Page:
LGPS Regulations 2014: better governance and improved accountability – Sackers’ response to consultation


On 10 October 2014, the Department for Communities and Local Government (DCLG) published a consultation on draft regulations relating to the introduction of governance and cost control arrangements for the new Local Government Pension Scheme (LGPS) in England and Wales which came into force on 1 April 2014.

The main provisions of The Local Government Pension Scheme (Amendment) (Governance) Regulations 2014 include a requirement for the Secretary of State to establish a national scheme advisory board to advise him / her on the desirability of changes to the scheme.  Provision is also made for Administering Authorities to establish Local Pension Boards (LPBs) to assist them with the effective and efficient management and administration of the scheme and for a set of new cost control mechanisms to be introduced.

In this response

General comments

We welcome the opportunity to comment on the draft regulations.

We are aware of, and have sympathy with, the resistance amongst Administering Authorities to the requirement to establish LPBs, on the basis that existing structures can facilitate adequate scrutiny of Authorities’ compliance with the LGPS regulations and ensure efficient and effective governance and administration of the LGPS.  LPBs will be an additional administrative burden for Authorities at a time when they are already stretched.

At this stage, however, it is important to ensure that the present regulations are as useful as possible.  With this in mind, we outline below some practical considerations on the draft.

We are strong advocates of a review, within a reasonable period, of the new LPB structure.  It will be important to assess whether the LPBs provide a useful function in practice and the extent to which they provide value for money.

Establishment of Local Pension Boards

Where a local authority discharges its pension functions through a “section 101” committee or committees, it is proposed that, with the approval of the Secretary of State, it will be able to appoint that existing section 101 committee to be the LPB.

It has become clear that Administering Authorities do not consider this to be a viable option in its current form for two main reasons.

The requirement to approach the Secretary of State is unattractive.  There is a perception that permission may be difficult and time consuming to obtain.  Similarly, the ability for the Secretary of State to withdraw his / her permission at any time could cause practical difficulties for the operation of the committee.

In addition, we are not aware of a satisfactory explanation as to how a pension committee in the LPB role could effectively “assist” itself in discharging this function.

We accept that DCLG is unlikely to entertain radical changes at this stage.  It would therefore be helpful if the Shadow Advisory Board could provide guidance for Administering Authorities as to the terms on which approval may be given and withdrawn.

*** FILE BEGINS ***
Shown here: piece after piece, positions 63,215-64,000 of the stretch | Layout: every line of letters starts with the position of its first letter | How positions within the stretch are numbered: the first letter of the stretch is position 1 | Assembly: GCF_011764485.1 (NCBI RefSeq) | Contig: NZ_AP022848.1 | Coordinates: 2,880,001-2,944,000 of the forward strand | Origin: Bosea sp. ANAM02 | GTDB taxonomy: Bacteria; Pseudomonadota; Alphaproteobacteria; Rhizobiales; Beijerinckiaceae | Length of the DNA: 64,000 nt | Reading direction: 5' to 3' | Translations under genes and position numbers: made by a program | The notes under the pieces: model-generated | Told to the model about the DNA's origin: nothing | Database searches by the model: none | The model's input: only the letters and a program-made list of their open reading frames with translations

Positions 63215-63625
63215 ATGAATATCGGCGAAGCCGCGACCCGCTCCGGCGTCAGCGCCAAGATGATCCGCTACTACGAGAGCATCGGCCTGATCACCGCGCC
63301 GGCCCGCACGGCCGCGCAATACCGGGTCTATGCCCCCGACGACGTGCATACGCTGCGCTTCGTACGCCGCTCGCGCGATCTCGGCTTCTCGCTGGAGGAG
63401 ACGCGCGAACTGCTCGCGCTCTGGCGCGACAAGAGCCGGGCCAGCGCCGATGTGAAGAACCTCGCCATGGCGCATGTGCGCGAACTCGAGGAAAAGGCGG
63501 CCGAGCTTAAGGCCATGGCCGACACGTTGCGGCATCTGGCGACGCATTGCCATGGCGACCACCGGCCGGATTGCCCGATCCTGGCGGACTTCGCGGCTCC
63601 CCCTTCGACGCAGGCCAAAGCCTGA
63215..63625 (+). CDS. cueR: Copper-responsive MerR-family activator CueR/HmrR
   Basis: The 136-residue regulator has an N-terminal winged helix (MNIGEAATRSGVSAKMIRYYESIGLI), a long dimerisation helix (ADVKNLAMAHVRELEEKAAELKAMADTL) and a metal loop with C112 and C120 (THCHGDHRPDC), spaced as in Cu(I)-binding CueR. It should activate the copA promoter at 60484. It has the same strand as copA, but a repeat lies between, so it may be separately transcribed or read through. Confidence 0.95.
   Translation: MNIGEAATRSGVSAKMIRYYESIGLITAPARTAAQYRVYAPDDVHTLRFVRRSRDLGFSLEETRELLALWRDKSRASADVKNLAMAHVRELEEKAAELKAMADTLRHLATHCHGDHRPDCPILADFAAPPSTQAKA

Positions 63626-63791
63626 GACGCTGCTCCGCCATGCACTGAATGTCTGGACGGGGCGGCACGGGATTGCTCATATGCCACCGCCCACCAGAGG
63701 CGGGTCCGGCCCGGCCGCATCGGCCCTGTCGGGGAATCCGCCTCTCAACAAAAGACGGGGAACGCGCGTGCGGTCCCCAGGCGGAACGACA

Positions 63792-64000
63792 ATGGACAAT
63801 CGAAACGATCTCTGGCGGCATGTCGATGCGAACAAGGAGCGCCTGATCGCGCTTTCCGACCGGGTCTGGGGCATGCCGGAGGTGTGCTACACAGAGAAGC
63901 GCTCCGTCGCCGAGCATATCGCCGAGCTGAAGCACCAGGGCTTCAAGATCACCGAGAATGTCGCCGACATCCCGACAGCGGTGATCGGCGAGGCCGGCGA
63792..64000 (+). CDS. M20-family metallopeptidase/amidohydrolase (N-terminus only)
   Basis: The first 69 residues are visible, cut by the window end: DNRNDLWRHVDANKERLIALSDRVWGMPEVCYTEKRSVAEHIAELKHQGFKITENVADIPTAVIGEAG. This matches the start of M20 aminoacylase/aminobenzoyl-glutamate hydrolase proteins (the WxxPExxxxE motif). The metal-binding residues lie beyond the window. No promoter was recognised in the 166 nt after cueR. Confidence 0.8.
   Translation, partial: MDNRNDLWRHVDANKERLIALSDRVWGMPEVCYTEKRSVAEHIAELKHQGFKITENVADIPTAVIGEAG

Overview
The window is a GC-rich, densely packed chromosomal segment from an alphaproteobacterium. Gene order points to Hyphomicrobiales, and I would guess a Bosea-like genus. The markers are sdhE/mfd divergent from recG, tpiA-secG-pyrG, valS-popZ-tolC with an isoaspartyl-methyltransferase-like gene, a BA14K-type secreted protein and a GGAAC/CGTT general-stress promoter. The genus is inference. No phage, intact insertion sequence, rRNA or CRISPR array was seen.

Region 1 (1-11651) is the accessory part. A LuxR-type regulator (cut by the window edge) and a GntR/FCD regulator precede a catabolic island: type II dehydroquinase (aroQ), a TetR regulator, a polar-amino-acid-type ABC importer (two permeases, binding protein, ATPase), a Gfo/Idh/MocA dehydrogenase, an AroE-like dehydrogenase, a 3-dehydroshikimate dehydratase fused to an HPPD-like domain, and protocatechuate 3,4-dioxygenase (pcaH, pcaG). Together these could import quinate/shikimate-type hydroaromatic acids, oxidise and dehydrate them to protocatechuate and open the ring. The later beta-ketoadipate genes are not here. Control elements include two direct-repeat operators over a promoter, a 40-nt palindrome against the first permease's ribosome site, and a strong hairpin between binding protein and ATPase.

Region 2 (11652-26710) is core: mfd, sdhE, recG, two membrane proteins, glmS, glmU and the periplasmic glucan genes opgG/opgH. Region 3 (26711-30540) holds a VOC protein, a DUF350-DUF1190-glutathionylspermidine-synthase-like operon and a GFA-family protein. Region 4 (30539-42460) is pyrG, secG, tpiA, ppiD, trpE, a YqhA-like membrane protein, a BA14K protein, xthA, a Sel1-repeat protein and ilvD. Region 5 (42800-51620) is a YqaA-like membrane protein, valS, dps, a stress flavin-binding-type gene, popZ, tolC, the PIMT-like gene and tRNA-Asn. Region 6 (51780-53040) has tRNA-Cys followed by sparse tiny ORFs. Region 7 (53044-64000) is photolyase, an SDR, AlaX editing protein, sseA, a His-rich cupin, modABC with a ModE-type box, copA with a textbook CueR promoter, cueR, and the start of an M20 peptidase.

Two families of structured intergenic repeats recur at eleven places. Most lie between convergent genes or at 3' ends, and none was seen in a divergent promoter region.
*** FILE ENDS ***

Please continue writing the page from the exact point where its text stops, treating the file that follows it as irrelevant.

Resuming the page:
Membership of Local Pension Boards

Draft regulation 107 provides for each administering authority to determine the membership of their LPB.

Joint boards

107(2) sets out the requirements for employer and member representatives on LPBs.  Administering Authorities have shown considerable interest in establishing a single LPB to act in respect of a number of different LGPS sections.  These proposals could assist in getting the most out of the resource and cost associated with administering the LPBs.

It is difficult to reconcile these proposals with the requirement for “relevant experience and the capacity to represent employers on the local pension board” (our emphasis), as members of a joint board would not ordinarily be linked to the employers of more than one section.  The same comment applies to the requirement to have “relevant experience and capacity to represent members”.  The ability to “represent” members suggests a link to the membership of a particular section of the LGPS which might not exist in a joint board.

We support the ability to use joint boards and therefore suggest that the wording of 107(2) is amended to remove this potential obstacle to their establishment.

Employer and member representatives

We are aware that the section 101 pension committees already established by a number of Administering Authorities have member and/or employer representatives in place.  By introducing the requirement for LPBs to have employer and member representatives in its current form, there is a risk that the representative element of current pensions committees would be removed.  In our view, this would be an undesirable outcome.  It would therefore be helpful to build in an exception to the requirement in 107(2), where equivalent arrangements are already in place at pension committee level.

Officers and elected members

As drafted, regulation 107(3) would prohibit any officer or elected member who is responsible for the discharge of any function under the regulations from being an LPB member of any board in England or Wales.  In our view, this restriction goes further than is necessary (or is intended).  We see no reason to prohibit officers / elected members from being on the pensions board of a different local authority.

We therefore suggest that the text of draft regulation 107(3) is amended as follows:

“No officer or elected member of an administering authority who is responsible for the discharge of any function under these regulations (apart from any function relating to local pension boards or the Local Government Pension Scheme Advisory Board) may be a member of the local pension board in question.”